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3961 Floyd Road
Suite 300-246
Austell, GA 30106
Phone 770-789-7467
Information and specifications on Eagle Coaches
Click on the links below to see the manuals available for that coach

EAGLE 01 SPECIFICATIONS

  • Length: 40 feet
  • Width: 96 inches
  • Height: 134 inches
  • Wheelbase: 284 inches
  • Typical Engines:
    • MAN D1548MTH
    • Cummins NRTO
    • DD 8V-71N
  • Typical Transmission: Manual 4 speed
  • Seating 41-46
  • Luggage: 215 cubic feet
  • Aisle width 14 inches
  • Front door width 23 inches
  • Fuel Tank: 130 Gallons
  • Suspension: Torsilastic
  • Typical Steering: Manual

PRODUCTION HISTORY

  • 1956-1957 Golden Eagles, Model Setra-S, by Kassbohrer (Germany)
  • 1958-1959 Silver Eagles, Model Setra-S, by Kassbohrer (Germany)
  • 1960-1961 New Silver Eagle Model 01 by La Brugeoise of Belgium
  • 1962-1968 New Silver Eagle Model 01 by Bus & Car, N.V. of Belgium

     The first Eagles were built in Germany by Kassbohrer during 1956 and 1957 as ordered by Continental Trailways. Built with luxury features, these 51 buses were identified as Golden Eagles. The first Silver Eagles were built in 1958 and 1959 without the Golden Eagle amenities and were selected as the standard bus of the Trailways fleet.
     Eagles built during 1960 and 1961 by Kassbohrer were the first to be identified as Model 01 Eagles. After 1961 Kassbohrer declined to build additional Eagles because of other business and Trailways was forced to find another supplier.
     In 1962 Continental established its own factory in Belgium, with the help of a Belgium partner, La Brugeoise, giving it the name Bus & Car, N.V. The first Bus & Car Eagles were similar to the earlier models except for the introduction of a wraparound mesh grill which remained an Eagle spotting feature until 1969.
     Many U.S. parts were imported for assembly in Belgium, including Detroit Diesel engines and transmissions. Of the many running changes to the Model 01 during its lifetime, most were first seen in the 1964 models. Some were just appearance changes, but others were engineering, such as an air-operated parking brake and new air intakes for the engine. Most appearance features remained the same from 1965 through 1967 except that the silver siding and lightning bolt trim was raised to the window level.
     A large number of internal changes were made in 1968 to create the Model 05.
Information from the Bus World Encyclopedia of Buses - 1988

Appearances can be deceiving as shown with this Eagle 05 with an Eagle 10 cap.

Eagle 05 SPECIFICATIONS

  • Length: 40 feet
  • Width: 96 inches
  • Height: 134 inches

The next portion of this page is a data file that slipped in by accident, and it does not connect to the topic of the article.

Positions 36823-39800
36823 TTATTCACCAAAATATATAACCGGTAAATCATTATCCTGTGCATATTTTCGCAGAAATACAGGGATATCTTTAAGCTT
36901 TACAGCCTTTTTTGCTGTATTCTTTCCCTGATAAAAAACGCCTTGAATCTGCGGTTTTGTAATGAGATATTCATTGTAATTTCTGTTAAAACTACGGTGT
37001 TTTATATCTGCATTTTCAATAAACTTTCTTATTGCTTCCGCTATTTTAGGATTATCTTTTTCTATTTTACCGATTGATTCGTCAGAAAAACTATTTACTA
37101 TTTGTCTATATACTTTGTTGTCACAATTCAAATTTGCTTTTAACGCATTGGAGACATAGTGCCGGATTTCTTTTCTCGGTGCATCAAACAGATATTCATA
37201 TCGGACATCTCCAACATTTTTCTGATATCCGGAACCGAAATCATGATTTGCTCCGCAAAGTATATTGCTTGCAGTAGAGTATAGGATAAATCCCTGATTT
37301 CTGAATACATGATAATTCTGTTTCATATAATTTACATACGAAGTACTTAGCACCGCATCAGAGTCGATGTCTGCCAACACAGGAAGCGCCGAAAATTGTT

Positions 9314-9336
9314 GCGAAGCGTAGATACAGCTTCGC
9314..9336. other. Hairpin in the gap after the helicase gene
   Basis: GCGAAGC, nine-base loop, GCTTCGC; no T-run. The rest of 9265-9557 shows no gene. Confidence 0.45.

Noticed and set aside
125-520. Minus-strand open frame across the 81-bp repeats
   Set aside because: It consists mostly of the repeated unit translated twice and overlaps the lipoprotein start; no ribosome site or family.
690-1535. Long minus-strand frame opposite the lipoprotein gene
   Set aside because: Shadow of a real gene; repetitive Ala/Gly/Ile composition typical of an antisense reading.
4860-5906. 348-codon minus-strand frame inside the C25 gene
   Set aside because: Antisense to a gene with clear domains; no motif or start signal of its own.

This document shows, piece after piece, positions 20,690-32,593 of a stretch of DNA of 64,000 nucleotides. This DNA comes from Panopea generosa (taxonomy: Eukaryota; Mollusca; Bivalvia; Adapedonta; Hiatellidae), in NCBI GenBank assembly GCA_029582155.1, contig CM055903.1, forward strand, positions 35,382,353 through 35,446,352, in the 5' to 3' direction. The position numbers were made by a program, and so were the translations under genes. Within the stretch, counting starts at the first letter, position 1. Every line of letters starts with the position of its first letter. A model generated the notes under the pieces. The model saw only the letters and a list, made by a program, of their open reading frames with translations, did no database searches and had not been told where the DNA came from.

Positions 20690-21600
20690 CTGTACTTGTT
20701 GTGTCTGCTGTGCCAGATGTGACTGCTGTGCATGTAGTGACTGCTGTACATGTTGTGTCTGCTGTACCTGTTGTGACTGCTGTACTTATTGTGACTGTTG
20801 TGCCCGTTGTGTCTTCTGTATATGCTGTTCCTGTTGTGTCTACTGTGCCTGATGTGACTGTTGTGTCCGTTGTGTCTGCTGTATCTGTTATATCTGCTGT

• Wheelbase: 286 inches
  • Typical Engine: DD 8V71
  • Seating: 42-46 (B&C), 46 (EI)
  • Typical Transmission: Manual 4 speed
  • Luggage: 330 cubic feet
  • Aisle Width: 14 inches
  • Front Door Width: 23 inches
  • Fuel Tank: 130 Gallons
  • Suspension: Torsilastic
  • Typical Steering: Manual

PRODUCTION HISTORY

1968 - 1976 by Bus & Car, NV, Belgium
1974 - 1980 by Eagle International, Inc., Brownsville, Texas

     The first Model 05 Eagles appeared very similar to the Model 01, including the rounded end cap over the windshield, but the defining difference was the reversal in positions of the driving axle with the tag. The main rear axle was placed behind the tag to increase the space for underfloor luggage; this change had the disadvantage of slightly increasing the turn radius. Other visible external differences are a backup light that replaced the center taillamp in the vertical cluster on each side, an amber marker lamp added just above the fourth passenger window from the front, and the change from four baggage compartment doors to three.
     The 1969 Model 05 adopted the new-look appearance generally associated with the Model 05. The angular upper body part, flush marker lamps and squared bumpers remained as Eagle designators until the Model 10 was introduced in 1980. No visible changes were made to the 05 Eagles until 1974 when the lightening bolt was removed from the sides and replaced with silver siding of uniform height from front to rear.
     The last Golden Eagles, a short run of 12 buses, were produced in 1971 as enhanced versions of the Model 05.
     The large Silver Eagle insignia on the coach sides and the raised letters identifying the bus line were changed from raised assemblies to decals in 1975. The last Eagles for the American market were built by Bus & Car in 1976, the same year that Silver Eagle decals were deleted from Brownsville production and the buses were then identified as Eagles, dropping "Silver." The 1976 buses received square turn indicators in each of four positions.
     In 1977, the side-mounted turn signals were eliminated. The front signals were changed to round lenses in the following year.
     The Belgian plant continued to produce Eagles for two years after Brownsville deliveries began, building 20 Model 05s for South Africa, 24 for Australia, and others for Ireland and England, all right-hand drives. During this time, the Belgian plant was sold to MOL, N.V., a Belgian producer of trailers and heavy trucks. MOL retains the Eagle name and emblem for use in the European market.
     All but two of the 1969-1971 Golden Eagles were rebuilt into regular Model 05 Eagles at Brownsville and some Trailways shops during the late 1970s. Some were converted into combination freight/passenger buses, of which about 30 were operating on selected Trailways routes in 1983.